BJP tie-up doesnít go down well in Apna Dal land

Apna Dal, a party that targets the vote of Patels (middle-level peasants, known as Kunbis or Kurmis elsewhere), is in a state-level alliance with the BJP, fighting 37 of the 403 seats in UP. But what is curious is that head of the party Sone Lal Patel (formerly with the BSP) is in a direct fight with the BJP in Kolaslaóa rural constituency with under three lakh voters in Varanasi.

Ajay Rai, the sitting BJP MLA, defeated Patel in 2002. "Patel contesting from here is quite embarrassing, as our campaign is subdued. Voters also know that we are sharing seats in the state. I don't know why he is fighting me here." Rai, a Bhumihar who first wrested the seat from the CPI's nine-time MLA Udal in 1996 with merely 400 votes, feels he has earned his place in the area. "All that the Apna Dal can do is to cut his votes," say his supporters. But that, say others, is what Apna Dal does best.

A small party appealing to its core constituency as directly as the Apna Dal provides a chance to look at why voters in UP still stick to voting along caste lines and think it is rational and good politics.

In Kolasla region's Chilbila village there are several homes of mostly Kurmis. Ram Surya Singh has just crossed 70 and has retired after serving in Kanpur Ordnance Factory for several years. He says: "We have seen that governments only belong to those who constitute their core supporters. If Mayawati comes to power, she will work for Dalits and the BJP will do its bit for Thakur-Brahmins. So how do we get close to power? We feel, that if someone from our jaat-biraadari gets elected, we will have a voice. So, a vote for our caste is a vote for our development."

His son Yogendra Singh too has moved out of the confines of Chilbila to do what he wants to. He is training in Gwalior to be a volleyball coach. More graphic than his father when discussing how things in the state are going "all wrong", he never underestimates the importance of politics or of trying to create channels to the powerful.

"My friend who has a tempo business in Mumbai had to get his daughter operated in BHU, but doctors have already made him wait for two months, delaying things indefinitely. He has had to abandon his work in Mumbai and has incurred losses of up to thousands of rupees. The same doctors will immediately fall in line if a politician comes with a medical problem. Now if only the system worked, my friend could come in for a week, know when the operation is to happen, get it done and then go back." Yogendra is firmly of the view that with the system collapsing, politics and appearing powerful is the key. "Therefore, we vote for one who is our own, hoping that it would work out for us, we could get operations and other things done on time and we would also be empowered."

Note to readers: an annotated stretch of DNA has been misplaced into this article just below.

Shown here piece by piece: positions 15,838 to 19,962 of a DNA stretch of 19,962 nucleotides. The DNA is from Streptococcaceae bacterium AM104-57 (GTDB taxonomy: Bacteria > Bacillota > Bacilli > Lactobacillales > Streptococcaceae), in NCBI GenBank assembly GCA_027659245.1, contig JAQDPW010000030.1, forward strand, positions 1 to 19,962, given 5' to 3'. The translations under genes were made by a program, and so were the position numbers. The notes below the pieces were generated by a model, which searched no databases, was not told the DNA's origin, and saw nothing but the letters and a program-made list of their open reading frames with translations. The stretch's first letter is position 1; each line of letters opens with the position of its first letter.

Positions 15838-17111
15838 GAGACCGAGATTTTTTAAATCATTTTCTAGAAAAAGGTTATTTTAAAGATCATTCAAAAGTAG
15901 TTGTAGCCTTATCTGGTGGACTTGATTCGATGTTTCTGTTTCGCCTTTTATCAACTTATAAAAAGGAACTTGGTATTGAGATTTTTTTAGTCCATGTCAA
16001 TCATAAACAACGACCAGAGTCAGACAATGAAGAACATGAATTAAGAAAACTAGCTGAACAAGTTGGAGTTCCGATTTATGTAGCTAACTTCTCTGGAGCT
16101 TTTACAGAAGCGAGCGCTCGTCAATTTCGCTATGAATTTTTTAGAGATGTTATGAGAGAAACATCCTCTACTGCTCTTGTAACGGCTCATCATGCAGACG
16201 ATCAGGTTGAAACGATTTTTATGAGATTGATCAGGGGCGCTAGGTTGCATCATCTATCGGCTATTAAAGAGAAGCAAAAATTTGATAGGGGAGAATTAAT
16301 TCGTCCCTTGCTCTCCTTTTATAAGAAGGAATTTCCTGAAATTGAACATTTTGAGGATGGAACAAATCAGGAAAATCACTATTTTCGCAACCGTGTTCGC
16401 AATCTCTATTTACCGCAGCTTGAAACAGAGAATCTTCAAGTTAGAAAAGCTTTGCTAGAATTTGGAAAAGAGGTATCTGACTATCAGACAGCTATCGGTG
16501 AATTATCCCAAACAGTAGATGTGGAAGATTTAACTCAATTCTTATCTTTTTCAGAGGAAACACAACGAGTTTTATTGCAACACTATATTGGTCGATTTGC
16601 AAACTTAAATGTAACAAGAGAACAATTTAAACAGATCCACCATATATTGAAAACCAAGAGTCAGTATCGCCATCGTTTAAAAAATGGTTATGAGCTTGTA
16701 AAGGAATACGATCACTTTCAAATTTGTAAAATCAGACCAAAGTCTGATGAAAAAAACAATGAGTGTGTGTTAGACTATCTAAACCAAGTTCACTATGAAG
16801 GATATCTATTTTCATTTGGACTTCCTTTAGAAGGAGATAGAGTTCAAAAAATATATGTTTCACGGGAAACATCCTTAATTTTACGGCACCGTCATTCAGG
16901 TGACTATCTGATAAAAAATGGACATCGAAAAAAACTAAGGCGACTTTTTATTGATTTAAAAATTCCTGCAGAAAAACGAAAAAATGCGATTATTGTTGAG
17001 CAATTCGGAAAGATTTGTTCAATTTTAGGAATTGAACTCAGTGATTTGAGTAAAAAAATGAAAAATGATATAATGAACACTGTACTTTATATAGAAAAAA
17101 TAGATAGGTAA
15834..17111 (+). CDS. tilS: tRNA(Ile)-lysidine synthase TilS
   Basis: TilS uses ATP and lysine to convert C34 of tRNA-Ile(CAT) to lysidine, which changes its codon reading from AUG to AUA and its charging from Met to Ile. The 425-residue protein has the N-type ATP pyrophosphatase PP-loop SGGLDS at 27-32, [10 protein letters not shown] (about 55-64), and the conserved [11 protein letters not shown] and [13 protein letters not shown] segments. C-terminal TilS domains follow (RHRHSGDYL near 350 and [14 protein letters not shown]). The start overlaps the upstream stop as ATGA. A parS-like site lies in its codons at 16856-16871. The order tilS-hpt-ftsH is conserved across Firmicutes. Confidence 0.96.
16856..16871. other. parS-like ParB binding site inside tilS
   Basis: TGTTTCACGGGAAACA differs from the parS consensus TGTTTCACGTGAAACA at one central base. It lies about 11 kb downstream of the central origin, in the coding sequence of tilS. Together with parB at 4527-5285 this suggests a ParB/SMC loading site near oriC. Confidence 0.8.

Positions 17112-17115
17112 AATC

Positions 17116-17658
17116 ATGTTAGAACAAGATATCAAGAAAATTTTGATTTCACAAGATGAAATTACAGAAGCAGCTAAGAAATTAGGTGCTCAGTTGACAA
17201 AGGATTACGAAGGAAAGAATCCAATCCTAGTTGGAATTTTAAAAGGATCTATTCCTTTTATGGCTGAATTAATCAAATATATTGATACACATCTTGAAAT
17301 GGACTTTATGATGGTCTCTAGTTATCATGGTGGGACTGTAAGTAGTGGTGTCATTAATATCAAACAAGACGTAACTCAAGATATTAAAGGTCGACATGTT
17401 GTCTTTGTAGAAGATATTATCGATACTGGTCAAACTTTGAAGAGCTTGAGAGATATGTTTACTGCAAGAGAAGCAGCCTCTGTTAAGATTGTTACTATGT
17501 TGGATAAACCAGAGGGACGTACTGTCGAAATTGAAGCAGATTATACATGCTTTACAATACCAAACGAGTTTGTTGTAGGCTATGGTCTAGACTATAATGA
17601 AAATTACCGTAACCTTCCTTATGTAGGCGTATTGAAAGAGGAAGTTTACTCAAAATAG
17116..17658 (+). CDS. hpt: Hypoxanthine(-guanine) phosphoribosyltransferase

Asha, Yogendra's sister-in-law and a homemaker, says she will also "vote for Bhai Saheb as we want an improvement in our lives, our educated children to have a better chance in life."

But Patel's chances do not appear to be very bright if supporters of other parties are to be believed. Rakesh Yadav, an SP supporter, says, "In the village, both the BJP and the Apna Dal are in for a shock. Villagers are nodding when they come to canvass, but it is the SP that will throw up a surprise. This time sitting BJP MLA as well as the BSP candidate are Bhumihar and as the SP candidate is a Mishra, the BJP will lose two important caste constituents that it was hoping to bank upon."

But how are people on the ground taking the fact of the BJP being in alliance with the Apna Dal? People like the aspiring volleyball coach are very bitter, especially with Kurmi leader Vinay Katiyar in the BJP. "These people, when they become leaders, simply discard us. That is the limitation of voting for our own caste. All along, Katiyar has banked upon us, but he hasn't done anything for us since 1992. Also, look at how the BJP has treated him, not letting him contest from Ayodhya and pushing him to Lakhimpur Kheri...and now, our Kurmi party has gone and allied with the BJP. What is in it for us?"

Meanwhile, some supporters of Patel say he is operating on the logic of the Apna Dal harbouring a constituency, cementing it, and like a smaller version of Mayawati, using it to leverage power at the Centre.

Patel himself has not given much time to Kolasla so far. He is busy wooing Patels elsewhere to demonstrate his usefulness to the BJP by further "splitting up the backward vote", criss-crossing the state in a helicopter. And why not. After all, his election symbol is an aeroplane!

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